“The investment industry helps individuals, companies, and governments save and invest money for the future. Individuals save to ensure that money will be available to cover unforeseen circumstances, to buy a house, to cover their living expenses during retirement, to pay for college or university tuition, to fund such discretionary spending as travel and charitable gifts, and to pass wealth on to the next generation. The investment industry provides many services to facilitate successful saving and investing.”
Source: Larry Harris, Investment Foundations, Chapter 13 “Structure of the Investment Industry” www.cfainstitute.org
A subsection of the broader financial services industry, the investment industry is made up of a multitude of stakeholders that all play a crucial, but specific role in the effective functioning of the larger financial system.
Given the fact that retirement fund members form part of the investment industry, it is important that retirement fund members understand who the various stakeholders are and the role each plays within the investment industry. For the purposes of this article, the focus will be limited to the following stakeholders: administrators, investment custodians, stockbrokers, stock exchanges, asset consultants, investment managers and the Financial Sector Conduct Authority (FSCA).
Defining the stakeholders and their role
- Administrators: Retirement fund administrators fulfil the critical roles of receiving contributions and distributing benefits, transferring new members into and existing members out of, retirement funds as well as providing member communication in the form of benefit statements, income tax clearances and death benefits. Investment fund administrators are responsible for servicing and managing a retirement fund, doing the ‘back office’ work, which consists of processing the financial paperwork, keeping clients up-to-date with the latest information on their fund’s investment performance and ensuring that the fund complies with all necessary legislative requirements.
- Investment custodians: Very often a custodian, oftentimes referred to as a “custodian bank”, is a financial institution that holds clients’ securities for safekeeping in order to minimise the risk of their theft or loss. Investment custody services are often performed by large commercial banks.A custodian holds securities and other assets in their capacity, either in physical or electronic form, on behalf of their clients for convenience and security. Custodians are typically large and reputable firms that are responsible for the safety of assets and securities that may be worth hundreds of millions or even billions of rand.
- Stockbrokers: A broker or a stockbroker can be described as a professional who executes buy and sell orders for stocks and other securities in the context of a listed exchange.A broker or a stockbroker is the middleman between the investor and the stock exchange. If an investor wants to buy or sell shares on the JSE, they can’t go directly to the bourse. Instead, the investor has to find a broker who will act on their behalf. This broker will follow instructions as to what the investor wants to trade in, the number of shares and the price. Stockbrokers are regulated by the JSE as well as the FSCA in order to protect investors.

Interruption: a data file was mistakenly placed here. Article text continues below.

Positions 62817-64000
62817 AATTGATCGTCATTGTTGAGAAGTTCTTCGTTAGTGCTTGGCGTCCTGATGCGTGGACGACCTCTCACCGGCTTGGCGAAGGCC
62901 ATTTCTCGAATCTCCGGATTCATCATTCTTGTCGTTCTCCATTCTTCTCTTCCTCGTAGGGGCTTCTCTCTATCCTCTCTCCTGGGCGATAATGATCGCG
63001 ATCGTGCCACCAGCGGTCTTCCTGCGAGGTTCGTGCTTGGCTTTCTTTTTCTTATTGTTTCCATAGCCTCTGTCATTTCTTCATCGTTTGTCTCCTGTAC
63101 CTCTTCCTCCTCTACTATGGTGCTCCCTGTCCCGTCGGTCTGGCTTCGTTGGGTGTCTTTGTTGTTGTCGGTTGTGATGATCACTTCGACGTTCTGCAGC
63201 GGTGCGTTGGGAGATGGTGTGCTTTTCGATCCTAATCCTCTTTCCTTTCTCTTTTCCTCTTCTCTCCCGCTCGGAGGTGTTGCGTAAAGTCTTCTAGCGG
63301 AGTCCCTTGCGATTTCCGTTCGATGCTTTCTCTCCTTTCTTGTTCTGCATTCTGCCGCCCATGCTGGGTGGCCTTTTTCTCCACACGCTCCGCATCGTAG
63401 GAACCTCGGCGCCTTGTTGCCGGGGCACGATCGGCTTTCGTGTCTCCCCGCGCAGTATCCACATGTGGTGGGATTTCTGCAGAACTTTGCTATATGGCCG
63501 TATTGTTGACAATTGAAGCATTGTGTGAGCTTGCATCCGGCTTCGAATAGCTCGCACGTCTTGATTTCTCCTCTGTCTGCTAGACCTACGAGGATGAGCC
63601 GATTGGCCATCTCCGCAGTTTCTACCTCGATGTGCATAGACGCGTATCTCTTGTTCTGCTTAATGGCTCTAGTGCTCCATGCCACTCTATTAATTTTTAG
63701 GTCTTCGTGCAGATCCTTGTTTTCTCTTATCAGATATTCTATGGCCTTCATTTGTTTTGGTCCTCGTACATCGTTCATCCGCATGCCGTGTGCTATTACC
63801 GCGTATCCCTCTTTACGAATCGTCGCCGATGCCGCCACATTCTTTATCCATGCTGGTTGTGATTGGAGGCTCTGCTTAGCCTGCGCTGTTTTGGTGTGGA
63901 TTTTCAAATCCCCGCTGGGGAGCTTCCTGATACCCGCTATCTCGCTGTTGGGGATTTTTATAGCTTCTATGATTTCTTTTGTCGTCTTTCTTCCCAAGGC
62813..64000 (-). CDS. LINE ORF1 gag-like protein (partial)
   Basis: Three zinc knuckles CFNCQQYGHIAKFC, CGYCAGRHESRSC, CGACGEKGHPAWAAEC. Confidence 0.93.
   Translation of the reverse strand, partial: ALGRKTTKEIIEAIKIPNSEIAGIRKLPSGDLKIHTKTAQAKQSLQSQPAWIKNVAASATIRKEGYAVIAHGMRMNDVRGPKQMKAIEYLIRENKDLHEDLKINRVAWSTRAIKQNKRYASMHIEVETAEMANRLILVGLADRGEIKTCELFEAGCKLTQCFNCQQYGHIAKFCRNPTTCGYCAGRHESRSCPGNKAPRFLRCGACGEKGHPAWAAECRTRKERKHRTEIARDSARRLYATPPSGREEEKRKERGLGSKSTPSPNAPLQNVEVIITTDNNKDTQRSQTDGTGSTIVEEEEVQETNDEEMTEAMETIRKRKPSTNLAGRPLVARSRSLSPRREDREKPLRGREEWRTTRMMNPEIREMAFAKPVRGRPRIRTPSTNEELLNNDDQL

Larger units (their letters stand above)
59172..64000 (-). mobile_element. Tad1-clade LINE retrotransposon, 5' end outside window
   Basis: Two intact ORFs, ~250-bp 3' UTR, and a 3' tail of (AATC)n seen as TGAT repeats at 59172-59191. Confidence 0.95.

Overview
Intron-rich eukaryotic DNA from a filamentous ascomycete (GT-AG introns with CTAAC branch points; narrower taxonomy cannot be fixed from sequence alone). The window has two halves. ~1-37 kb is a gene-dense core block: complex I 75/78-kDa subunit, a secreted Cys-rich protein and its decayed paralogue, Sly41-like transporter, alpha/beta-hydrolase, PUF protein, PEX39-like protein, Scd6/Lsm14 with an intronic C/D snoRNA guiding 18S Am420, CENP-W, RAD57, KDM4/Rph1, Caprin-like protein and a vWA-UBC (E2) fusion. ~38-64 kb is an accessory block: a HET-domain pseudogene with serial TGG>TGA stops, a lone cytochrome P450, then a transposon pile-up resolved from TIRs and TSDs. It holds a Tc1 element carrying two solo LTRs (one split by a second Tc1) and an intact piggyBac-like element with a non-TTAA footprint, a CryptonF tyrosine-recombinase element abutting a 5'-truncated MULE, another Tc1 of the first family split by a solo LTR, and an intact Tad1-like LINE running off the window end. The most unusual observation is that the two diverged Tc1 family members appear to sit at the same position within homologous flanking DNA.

- Stock exchanges: Exchanges acts as a marketplace for the trade of securities, commodities, derivatives, and other financial instruments. Some notable examples of local exchanges include: The Johannesburg Stock Exchange (JSE), ZARX, A2X and 4AX, and the Equity Express Securities Exchange (EESE).Exchanges can either provide traders with a physical location or an electronic trading platform on which to trade stocks. However, today most exchanges use electronic trading.
- Asset consultants: Asset consultants can be defined as consultants that assist retirement funds with framing their investment strategy and the implementation thereof.Asset consultants form part of the investment chain and provide retirement funds with services that include strategic investment decision-making support, strategic asset allocation, and traditionally playing a key role in fund manager and strategy selection.
- Investment managers: An investment manager is an individual or company that makes investments in portfolios of securities on behalf of clients based on the investment mandate the client has provided the investment manager. Investment managers can range in size from one- or two-person offices to large multi-disciplinary firms with international offices.An investment manager will typically be involved in handling some or all of the following activities: the management of client portfolios, day-to-day buying and selling of securities, portfolio monitoring, transaction settlement, performance measurement, and reporting on legal and client matters.
- FSCA: The Financial Sector Conduct Authority (FSCA) is South Africa’s market conduct regulator of financial institutions that provide financial products and financial services; financial institutions that are licensed in terms of a financial sector law, including banks, insurers, retirement funds and administrators; and market infrastructures.The FSCA’s mandate is to improve the efficiency and integrity of the financial market; encourage fair customer treatment by financial organisations; provide financial education and promote financial literacy; and assist in maintaining financial stability.